Lt. Thomas Ryan, a spokesman for the Massachusetts State Police, told The Daily Item that a dive team and members of the Firearm Identification and Crime Scene units also attended the site.
Four of the weapons found by the amateur treasure hunter.
(Lynnfield Police Department)
He added that, due to poor visibility in the pond, no other weapons were found and that a State Police ballistics unit had take the weapons for further analysis.
Russian Aircraft Corporation MiG has faded from its glory days, when it produced many front-line fighters for the Soviet Union. Arturo Mikoyan and Mikhail Gurevich, co-founders of the design bureau, helped usher in a number of aviation classics, like the MiG-21 Fishbed (11,496 built by the Soviets, plus 2,450 J-7s produced by Communist China).
Sukhoi, another major Russian aircraft manufacturer, responsible primarily for attack planes like the Su-17/20/22 Fitter and the Su-24 Fencer, ended up stealing the show by developing the Su-27 Flanker, which proved to be a better fighter. In this case, ‘better’ means being shot down less often. The Su-27 has demonstrated some superb maneuverability at slower speeds, able to perform demanding, acrobatic maneuvers, like the Pugachev Cobra.
Such precise control is key for taking off from and landing on carriers. The naval version of the Su-27, the Su-33 “Flanker D,” was designed to do just that and first flew in 1987. The Su-33, like the Su-27, is equipped with the AA-10 “Alamo” semi-active radar-guided missile, the AA-11 “Archer” all-aspect heat-seeking missile, and the AA-12 “Adder” radar-guided missile. It also packs a 30mm cannon with 150 rounds. This plane has a top speed of 1,553 miles per hour and a maximum range of 2,287 miles.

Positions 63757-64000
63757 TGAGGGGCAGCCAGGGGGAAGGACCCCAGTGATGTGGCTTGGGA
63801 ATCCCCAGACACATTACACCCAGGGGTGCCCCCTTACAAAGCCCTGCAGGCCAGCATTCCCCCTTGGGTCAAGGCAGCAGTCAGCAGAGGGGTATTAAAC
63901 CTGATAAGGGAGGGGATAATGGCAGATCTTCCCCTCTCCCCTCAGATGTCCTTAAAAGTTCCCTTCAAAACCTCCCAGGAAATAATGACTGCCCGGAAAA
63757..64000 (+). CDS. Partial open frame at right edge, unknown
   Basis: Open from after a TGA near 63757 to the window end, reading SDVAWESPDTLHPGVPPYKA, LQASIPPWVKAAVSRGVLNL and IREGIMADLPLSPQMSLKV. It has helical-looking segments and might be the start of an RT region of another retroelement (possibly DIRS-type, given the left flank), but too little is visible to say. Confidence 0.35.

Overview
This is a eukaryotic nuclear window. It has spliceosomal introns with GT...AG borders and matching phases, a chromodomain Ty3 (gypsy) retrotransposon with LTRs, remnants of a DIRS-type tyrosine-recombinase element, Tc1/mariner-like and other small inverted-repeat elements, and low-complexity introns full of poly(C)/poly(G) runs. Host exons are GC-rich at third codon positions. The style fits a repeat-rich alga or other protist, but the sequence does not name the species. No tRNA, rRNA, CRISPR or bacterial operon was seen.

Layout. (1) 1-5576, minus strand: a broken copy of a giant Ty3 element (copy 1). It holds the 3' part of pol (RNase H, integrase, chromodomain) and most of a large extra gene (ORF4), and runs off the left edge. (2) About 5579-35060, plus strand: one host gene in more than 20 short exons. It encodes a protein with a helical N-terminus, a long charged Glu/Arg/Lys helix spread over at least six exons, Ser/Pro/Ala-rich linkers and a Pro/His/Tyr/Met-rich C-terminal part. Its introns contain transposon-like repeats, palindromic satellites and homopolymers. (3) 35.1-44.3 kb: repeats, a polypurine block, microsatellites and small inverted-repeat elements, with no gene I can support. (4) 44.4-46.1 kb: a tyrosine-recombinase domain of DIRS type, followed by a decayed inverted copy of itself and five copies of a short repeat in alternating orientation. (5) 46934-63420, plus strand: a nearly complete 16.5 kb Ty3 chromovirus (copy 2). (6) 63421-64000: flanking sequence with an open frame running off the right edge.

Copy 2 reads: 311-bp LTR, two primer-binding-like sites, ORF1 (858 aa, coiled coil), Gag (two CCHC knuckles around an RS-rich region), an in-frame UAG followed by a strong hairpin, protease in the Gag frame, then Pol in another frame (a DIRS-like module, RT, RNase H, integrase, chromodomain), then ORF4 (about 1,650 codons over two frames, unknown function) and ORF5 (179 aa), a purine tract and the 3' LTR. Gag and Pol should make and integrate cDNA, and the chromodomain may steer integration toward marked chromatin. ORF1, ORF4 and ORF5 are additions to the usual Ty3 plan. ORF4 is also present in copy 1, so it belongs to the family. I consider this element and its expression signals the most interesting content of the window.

The Su-33 made its combat debut over Syria in 2016. The Russian Navy sent the aircraft carrier Admiral Kuznetsov to support the regime of Syrian President Bashir al-Assad. The plane didn’t fly combat from the Kuznetsov, but instead operated from land bases. In fact, one was lost in a splash landing while trying to land on the carrier.
Despite a relatively tame debut in Syria, the capability of the Su-33 is a worldwide affair. China is currently producing a version of this fighter, called the J-15 Flanker. This lightly modified jet operates off the Liaoning, a Kuznetsov-class carrier. The Chinese are currently building a copy of the Liaoning, and have plans for other, larger carriers that will most certainly operate J-15s.
Learn more about Russia’s carrier-based fighter in the video below:
While the United States Navy has not used the flying boat in a long time, other countries have kept these planes around. After all, they do have some advantages in a military setting. You can’t exactly ground them by bombing a runway, it’s easy to re-deploy them to a new forward base, and flying boats are versatile assets – just look at the PBY Catalina.
One of the countries that is keeping the flying boat alive is China. This country operated the Harbin SH-5 flying boat as a maritime patrol and search-and-rescue asset. It has a top speed of 345 miles per hour and a range of just under 3,000 miles, according to MilitaryFactory.com. It can carry 13,000 pounds of bombs, missiles, or torpedoes. The Chinese only built seven of these planes, and FlightGlobal.com notes that three are still in service.